Organisms adapted to physiochemical stressors provide ideal systems to study evolutionary mechanisms that drive adaptation and speciation. This review study focuses on livebearing fishes of thePoecilia mexicanaspecies complex (Poeciliidae), members of which have repeatedly colonized hydrogen sulphide (H2S)‐rich springs. H2S is a potent respiratory toxicant that creates extreme environmental conditions in aquatic ecosystems. There is also a rich history of research on H2S in toxicology and biomedicine, which has facilitated the generation of a priori hypotheses about the proximate mechanisms of adaptation. Testing these hypotheses through the application of high‐throughput genomic and transcriptomic analyses has led to the identification of the physiological underpinnings mediating adaptation to H2S‐rich environments. In addition, systematic natural history studies have provided a nuanced understanding of how the presence of a physiochemical stressor interacts with other sources of selection to drive evolutionary change in a variety of organismal traits, including physiology, morphology, behaviour and life history. Adaptation to extreme environments inP. mexicanaalso coincides with ecological speciation, and evolutionarily independent lineages span almost the full range of the speciation continuum from panmixia to complete reproductive isolation. Multiple mechanisms of reproductive isolation are involved in reducing gene flow between adjacent populations that are adapted to contrasting environmental conditions. Comparative studies among evolutionarily independent lineages within theP. mexicanaspecies complex and, more recently, other members of the family Poeciliidae that have colonized H2S‐rich environments will provide insights into the factors facilitating or impeding convergent evolution, providing tangible links between micro‐evolutionary processes and macro‐evolutionary patterns.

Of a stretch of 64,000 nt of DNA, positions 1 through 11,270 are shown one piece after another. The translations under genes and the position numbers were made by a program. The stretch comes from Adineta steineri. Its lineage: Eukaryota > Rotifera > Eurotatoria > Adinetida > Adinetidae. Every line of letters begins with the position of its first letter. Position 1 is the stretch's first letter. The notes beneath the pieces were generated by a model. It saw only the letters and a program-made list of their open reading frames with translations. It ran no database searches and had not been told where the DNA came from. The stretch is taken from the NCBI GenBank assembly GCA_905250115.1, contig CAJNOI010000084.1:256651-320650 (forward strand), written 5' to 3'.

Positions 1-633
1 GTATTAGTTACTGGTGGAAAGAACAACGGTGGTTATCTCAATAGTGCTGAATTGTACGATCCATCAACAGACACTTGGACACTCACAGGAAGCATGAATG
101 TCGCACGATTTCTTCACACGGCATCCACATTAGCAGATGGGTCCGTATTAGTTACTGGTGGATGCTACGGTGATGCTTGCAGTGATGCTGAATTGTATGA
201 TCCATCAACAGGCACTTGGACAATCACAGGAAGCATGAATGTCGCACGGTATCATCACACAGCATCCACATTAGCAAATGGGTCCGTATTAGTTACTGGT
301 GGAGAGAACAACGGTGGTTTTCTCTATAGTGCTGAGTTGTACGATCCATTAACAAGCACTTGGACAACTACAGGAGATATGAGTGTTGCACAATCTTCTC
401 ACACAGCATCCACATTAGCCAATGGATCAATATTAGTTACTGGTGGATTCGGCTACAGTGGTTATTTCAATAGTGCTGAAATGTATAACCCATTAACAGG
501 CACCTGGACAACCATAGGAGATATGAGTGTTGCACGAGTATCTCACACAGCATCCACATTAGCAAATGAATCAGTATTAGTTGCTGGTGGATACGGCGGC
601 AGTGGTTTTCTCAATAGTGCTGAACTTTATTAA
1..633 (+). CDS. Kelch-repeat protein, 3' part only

more » « less
  2. Abstract